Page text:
Chiefs in the Dorimon Traditional Area in the Wa West District of the Upper West Region are to put in place by-laws to help prevent abuse of children in the area.
Chief of Duasi, Naa Bawa Seidu said child abuse of all forms is having a negative effect on the development of children hence the need to take measures to prevent it.
Naa Seidu was speaking during a forum to sensitize people of Dorimon and its surrounding communities to the need to prevent child abuse.
It was organized by the Ministry of Gender Children and Social Protection in collaboration with UNICEF and other development partners under its programme “Ghanaians Against Child Abuse”, GACA.
Ghanaians Against Child Abuse, GACA is a movement aims at preventing all forms of child abuse in the country.
The programme was launched last year by the wife of the Vice President Samira Bawumia to create awareness about the negative effects of child abuse and the need to prevent the practice.
As part of the sensitization, a drama was staged to demonstrate how child abuse impacts negatively on the development of children and the role parents and society as a whole can play to stop the menace.
The Wa West District Director of Social Welfare and Community Development Musah Jafaru lamented that in spite of efforts by the governments and development partners to end child abuse the practice still goes on particularly abuse against the girl child.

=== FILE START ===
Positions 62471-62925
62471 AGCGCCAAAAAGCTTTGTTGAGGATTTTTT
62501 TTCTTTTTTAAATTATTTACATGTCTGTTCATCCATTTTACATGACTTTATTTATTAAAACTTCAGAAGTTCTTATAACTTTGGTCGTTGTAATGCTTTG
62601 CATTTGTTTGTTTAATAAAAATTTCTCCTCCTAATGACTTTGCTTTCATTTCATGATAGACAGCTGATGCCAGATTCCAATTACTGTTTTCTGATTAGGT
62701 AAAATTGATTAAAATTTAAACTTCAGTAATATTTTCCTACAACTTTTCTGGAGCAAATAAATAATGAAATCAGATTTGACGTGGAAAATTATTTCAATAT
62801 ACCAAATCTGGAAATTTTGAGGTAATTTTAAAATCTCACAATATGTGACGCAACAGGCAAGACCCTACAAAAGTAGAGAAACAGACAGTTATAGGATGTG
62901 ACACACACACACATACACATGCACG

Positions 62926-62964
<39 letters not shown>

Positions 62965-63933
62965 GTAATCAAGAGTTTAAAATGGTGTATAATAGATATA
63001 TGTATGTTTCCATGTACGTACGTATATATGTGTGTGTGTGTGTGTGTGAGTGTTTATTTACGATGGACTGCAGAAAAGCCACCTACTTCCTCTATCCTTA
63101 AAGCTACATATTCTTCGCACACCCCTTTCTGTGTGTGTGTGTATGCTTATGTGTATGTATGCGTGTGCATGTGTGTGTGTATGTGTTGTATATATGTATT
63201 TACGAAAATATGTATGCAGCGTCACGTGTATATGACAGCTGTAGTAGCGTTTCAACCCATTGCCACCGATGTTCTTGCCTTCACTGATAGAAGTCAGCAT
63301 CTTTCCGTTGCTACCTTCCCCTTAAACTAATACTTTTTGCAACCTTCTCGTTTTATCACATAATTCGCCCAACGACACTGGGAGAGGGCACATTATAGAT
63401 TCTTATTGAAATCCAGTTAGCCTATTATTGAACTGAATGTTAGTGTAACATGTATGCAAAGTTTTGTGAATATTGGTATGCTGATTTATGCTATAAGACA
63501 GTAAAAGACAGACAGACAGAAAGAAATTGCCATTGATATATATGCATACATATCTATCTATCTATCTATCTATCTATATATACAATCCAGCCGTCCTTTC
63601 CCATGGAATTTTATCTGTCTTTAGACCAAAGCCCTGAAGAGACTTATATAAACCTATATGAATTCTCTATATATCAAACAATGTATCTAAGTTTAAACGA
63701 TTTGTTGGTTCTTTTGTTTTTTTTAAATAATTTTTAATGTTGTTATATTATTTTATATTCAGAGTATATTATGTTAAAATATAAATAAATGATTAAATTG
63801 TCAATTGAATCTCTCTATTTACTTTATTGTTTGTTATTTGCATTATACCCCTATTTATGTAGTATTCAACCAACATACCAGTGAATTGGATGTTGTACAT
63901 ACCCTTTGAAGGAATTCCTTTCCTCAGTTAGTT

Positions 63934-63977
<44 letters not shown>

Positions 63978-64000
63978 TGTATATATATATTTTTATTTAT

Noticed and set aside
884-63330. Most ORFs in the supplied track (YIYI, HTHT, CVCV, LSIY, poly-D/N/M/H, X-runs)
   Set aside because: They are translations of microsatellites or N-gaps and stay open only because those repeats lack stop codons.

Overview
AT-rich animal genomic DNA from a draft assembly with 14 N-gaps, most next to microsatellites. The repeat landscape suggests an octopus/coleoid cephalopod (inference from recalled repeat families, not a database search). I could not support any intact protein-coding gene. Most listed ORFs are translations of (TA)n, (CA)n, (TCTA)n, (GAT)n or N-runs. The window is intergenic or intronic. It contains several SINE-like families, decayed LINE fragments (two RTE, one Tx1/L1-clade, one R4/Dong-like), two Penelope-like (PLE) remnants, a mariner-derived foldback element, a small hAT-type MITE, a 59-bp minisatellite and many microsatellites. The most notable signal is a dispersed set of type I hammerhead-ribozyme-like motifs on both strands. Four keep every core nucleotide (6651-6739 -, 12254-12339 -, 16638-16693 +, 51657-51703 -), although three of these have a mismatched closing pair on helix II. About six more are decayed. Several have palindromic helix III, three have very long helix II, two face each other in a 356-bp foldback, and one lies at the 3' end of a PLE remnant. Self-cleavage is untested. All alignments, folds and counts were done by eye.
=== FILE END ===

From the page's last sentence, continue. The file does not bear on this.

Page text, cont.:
He said female genital mutilation and elopement of young girls are still taking place in the Wa West District, a situation he described as very worrying.
Mr. Jafaru said information from the Child and family welfare policy indicates that in Ghana more than ninety percent of children have experienced some form of physical violence.
More than twenty-one percent of women aged between twenty and twenty-four were married before the age of 18 and sixteen percent of girls aged between fifteen and nineteen had their first experience of sexual intercourse against their will.
The District Director of Social Welfare and Community Development added that an estimated twenty-three percent of children aged between five and fourteen are engaged in some form of economic activity in Ghana.
He said all these high levels of abuse have prompted the need for stakeholders to take stronger action to stem the tide.
Some parents particularly women who spoke at the forum pledged to bring up their children in a more responsible way devoid of all forms of abuse.
They also promised to expose those who continue to subject their children to abuses to the law enforcement agencies for the law to take its course. .
Story by Sualah Abdule-Wahab